Record jump in UK inflation rising to 3.2% in 12 months


The cost of living as measured by the Consumer Prices Index rose by 3.2% during the past 12 months to August, up from 2.0% in July. This was the highest annual rise in nearly a decade and the highest month-on-month rise since records began in 1997. 

The cost of transport was one of the key drivers of this rise in inflation. Average petrol prices rose from 113.1 to 134.6 pence per litre with used car prices increasing more than 18.3% since April.

The Bank of England has a Government inflation target of 2%, to encourage spending and promote business growth. If inflation begins to rise too quickly, the Bank of England may feel pressured to raise interest rates in response. This can negatively impact those borrowing, as it increases the amount of interest they need to pay back, which could mean that they have less to spend.

In theory, with less money being spent by businesses and individuals as a result of the increase, prices fall and inflation rates recede back to a manageable amount.  

What is causing the record high inflation?

The process of Brexit has created new difficulties with international trade. The choice to leave the EU is being felt by the UK economy as international trade costs increase. This in turn is creating shortages of products which is ultimately driving overall consumer prices up. 

There are also increasing shortages of essential workers such as fruit pickers, lorry drivers and NHS nurses. UK businesses are already reporting difficulties in sourcing goods and reliable recruitment due to the disruption as a result of the COVID crisis and new Brexit limitations.

Ruth Gregory, senior UK economist at Capital Economics commented: "Some of that rise reflected genuine factors too. In particular, we are now seeing the effects of higher global shipping costs and shortages of staff driving up food price inflation."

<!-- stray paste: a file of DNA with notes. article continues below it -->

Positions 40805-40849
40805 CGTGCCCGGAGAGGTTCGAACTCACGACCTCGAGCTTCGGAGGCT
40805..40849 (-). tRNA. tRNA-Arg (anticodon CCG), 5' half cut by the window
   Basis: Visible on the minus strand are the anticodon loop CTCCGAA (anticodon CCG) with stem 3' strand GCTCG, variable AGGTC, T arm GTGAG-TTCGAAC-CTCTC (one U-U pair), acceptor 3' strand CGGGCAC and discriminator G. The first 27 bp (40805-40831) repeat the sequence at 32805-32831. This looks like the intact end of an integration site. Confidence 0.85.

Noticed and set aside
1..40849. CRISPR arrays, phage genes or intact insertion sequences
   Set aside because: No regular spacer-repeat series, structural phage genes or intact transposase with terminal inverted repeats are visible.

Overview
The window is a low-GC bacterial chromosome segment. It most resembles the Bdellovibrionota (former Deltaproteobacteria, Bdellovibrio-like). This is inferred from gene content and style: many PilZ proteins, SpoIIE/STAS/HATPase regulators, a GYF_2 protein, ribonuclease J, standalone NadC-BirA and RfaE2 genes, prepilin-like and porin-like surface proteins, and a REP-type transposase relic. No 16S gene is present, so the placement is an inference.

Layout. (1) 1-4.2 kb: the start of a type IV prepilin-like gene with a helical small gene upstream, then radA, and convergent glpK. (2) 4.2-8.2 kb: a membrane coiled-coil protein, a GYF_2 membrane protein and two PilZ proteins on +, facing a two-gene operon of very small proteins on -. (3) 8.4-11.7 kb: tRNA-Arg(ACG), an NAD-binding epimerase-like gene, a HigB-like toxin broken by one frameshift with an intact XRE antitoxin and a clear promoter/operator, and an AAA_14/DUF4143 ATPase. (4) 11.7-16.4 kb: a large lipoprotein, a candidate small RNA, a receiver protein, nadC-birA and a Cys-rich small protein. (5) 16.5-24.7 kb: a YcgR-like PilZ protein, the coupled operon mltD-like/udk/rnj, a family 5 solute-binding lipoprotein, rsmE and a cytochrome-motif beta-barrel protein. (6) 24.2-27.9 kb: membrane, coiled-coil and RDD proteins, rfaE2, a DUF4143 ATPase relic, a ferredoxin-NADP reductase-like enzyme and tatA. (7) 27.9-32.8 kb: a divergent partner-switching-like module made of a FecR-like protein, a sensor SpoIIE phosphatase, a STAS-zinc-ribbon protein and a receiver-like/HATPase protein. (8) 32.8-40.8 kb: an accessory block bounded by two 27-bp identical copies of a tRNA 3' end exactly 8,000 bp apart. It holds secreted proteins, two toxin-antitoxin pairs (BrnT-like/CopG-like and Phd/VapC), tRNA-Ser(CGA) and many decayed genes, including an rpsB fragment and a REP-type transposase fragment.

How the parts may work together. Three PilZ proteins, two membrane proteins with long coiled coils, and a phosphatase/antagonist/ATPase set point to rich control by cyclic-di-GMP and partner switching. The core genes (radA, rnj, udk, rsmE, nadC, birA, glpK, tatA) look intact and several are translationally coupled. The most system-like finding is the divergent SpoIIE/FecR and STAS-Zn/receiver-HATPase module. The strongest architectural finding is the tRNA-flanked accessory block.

“The larger-than-normal month-to-month increase in the core CPI in August also was mainly due to a huge 4.9% rise in used car prices,” said Chief U.K. economist for Patheon Macroeconomics Samuel Tombs, “which pushed up that component’s inflation rate to an eye-catching 18.3%.” 

Is this a permanent or temporary rise?

Deputy national statistician at the Office for National Statistics (ONS) Jonathan Athow assured, “much of this is likely to be temporary, as last year, restaurant and café prices fell substantially due to the Eat Out to Help Out scheme, while this year, prices rose.”

However, there are mounting concerns that this inflation could be the start of an unwanted upwards trend going forward. Shortages of skills in the labor market may continue to exacerbate this trend, with essential workers in more demand than ever. 

Additionally, a new COVID variant is a real possibility at any given time and many are worried that further borrowing to meet the demand of medical supplies required to supply the struggling NHS will only cause this trend to become further pronounced. 

Samuel Tombs added that he isn’t expecting the CPI to rise again in September but that the increase on a tax levy on the tourism industry and the increase in the energy price cap could both contribute to another jump in October.

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